Deep Learning-Based Spatial Detection of Drainage Structures Using Advanced Object Detection Methods

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2023 Fifth International Conference on Transdisciplinary AI (transai)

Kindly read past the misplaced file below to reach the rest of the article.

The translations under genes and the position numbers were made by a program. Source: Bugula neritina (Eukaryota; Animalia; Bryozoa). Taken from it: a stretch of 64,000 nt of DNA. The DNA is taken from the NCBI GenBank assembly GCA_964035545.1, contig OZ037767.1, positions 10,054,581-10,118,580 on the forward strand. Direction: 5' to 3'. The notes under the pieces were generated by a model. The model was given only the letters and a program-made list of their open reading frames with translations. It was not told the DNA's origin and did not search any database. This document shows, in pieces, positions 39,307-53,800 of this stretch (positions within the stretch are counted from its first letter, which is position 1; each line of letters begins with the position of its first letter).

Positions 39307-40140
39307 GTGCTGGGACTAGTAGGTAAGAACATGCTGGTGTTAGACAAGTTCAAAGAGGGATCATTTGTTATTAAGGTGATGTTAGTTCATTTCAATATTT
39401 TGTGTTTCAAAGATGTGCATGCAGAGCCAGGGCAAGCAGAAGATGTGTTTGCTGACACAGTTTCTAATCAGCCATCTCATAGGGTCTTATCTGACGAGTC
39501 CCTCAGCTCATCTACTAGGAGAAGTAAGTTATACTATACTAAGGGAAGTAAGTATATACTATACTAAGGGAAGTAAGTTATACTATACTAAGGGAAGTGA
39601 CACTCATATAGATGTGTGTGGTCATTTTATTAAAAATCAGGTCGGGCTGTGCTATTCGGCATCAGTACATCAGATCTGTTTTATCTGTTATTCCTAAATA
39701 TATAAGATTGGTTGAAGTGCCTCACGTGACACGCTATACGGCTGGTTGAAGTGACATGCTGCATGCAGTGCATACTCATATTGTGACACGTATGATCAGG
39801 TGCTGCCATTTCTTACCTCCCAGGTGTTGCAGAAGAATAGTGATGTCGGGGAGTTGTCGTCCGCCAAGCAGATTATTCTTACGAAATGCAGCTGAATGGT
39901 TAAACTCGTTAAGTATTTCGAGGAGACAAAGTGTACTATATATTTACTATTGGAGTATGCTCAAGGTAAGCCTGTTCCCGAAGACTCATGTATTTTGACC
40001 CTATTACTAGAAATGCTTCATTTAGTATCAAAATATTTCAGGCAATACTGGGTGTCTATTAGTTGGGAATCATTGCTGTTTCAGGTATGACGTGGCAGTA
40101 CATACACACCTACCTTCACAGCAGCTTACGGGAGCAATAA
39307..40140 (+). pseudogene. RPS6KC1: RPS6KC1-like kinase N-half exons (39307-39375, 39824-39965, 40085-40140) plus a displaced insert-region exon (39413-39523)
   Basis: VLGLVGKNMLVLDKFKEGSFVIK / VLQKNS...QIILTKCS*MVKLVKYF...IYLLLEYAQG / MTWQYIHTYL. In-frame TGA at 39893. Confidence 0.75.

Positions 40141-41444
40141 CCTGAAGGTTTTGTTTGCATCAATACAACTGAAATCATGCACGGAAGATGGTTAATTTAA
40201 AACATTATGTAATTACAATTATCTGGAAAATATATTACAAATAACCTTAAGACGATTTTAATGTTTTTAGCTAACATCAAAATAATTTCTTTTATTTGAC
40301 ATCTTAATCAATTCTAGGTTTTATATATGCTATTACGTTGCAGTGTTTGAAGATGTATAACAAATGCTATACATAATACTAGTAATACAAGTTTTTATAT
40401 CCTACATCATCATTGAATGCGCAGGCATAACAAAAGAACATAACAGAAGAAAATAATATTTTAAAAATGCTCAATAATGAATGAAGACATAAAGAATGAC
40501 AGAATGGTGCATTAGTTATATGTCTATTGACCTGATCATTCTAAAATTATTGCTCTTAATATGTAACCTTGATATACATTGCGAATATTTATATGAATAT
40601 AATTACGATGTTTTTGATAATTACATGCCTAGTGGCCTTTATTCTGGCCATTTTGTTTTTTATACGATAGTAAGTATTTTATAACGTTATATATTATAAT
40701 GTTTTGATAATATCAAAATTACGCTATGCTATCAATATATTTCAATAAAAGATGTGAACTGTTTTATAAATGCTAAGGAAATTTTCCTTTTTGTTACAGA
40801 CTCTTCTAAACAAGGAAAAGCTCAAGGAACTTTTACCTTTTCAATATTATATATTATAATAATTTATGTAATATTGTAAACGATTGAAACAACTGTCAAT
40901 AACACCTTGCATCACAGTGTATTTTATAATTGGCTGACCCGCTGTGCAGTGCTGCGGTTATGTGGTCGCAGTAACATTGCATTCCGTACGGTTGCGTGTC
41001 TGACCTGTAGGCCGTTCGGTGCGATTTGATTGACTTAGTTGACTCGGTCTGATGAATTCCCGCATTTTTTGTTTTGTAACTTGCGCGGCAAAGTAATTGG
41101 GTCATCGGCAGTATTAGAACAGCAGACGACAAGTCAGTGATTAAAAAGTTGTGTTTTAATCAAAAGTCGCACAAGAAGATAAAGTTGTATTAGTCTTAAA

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Hydrologic connectivity plays a critical role in understanding and managing environmental processes. The spatial characterization of hydrologic connectivity often relies on hydro-topographic delineation using Geographic Information Systems (GIS) and digital terrain models (DEMs). Recent advancements in LiDAR technology have provided high-resolution DEMs that accurately represent topographic conditions. However, accurately delineating hydrologic connectivity using LiDAR DEMs faces challenges, particularly in the presence of virtual flow barriers such as roads and bridges which impede water flow and act as “digital dams.” This paper addresses the need for an efficient and effective approach to detect the locations of drainage structures, such as roads and bridges, which significantly impact hydrologic connectivity. While previous studies have shown that incorporating drainage structures improves the delineation of drainage flows, the availability of consistent and high-quality drainage structure datasets remains limited. Therefore, this study aims to develop a methodology that utilizes deep learning (DL) frame-works to detect drainage structures by leveraging their unique topographic patterns on LiDAR DEMs and supplemental GIS datasets. The paper explores multiple advanced deep learning-based object detection models, including Faster RCNN, DINO, DETR:DINO and YOLOv5, to analyze the distinctive patterns exhibited by drainage structures. These models are trained to spatially detect the locations of drainage structures by recognizing the specific “signatures” present in their topographic patterns. The investigation of these state-of-the-art DL frameworks for drainage structure detection represents a novel approach that extends the current understanding of utilizing DL techniques in the field of hydrologic connectivity analysis. We performed both quantitative and qualitative analyses, and propose a novel evaluation framework to demonstrate that DINO:DETR and Faster-RCNN methods are both capable of correctly identifying culvert locations and outperform DETR and YOLOv5 methods.



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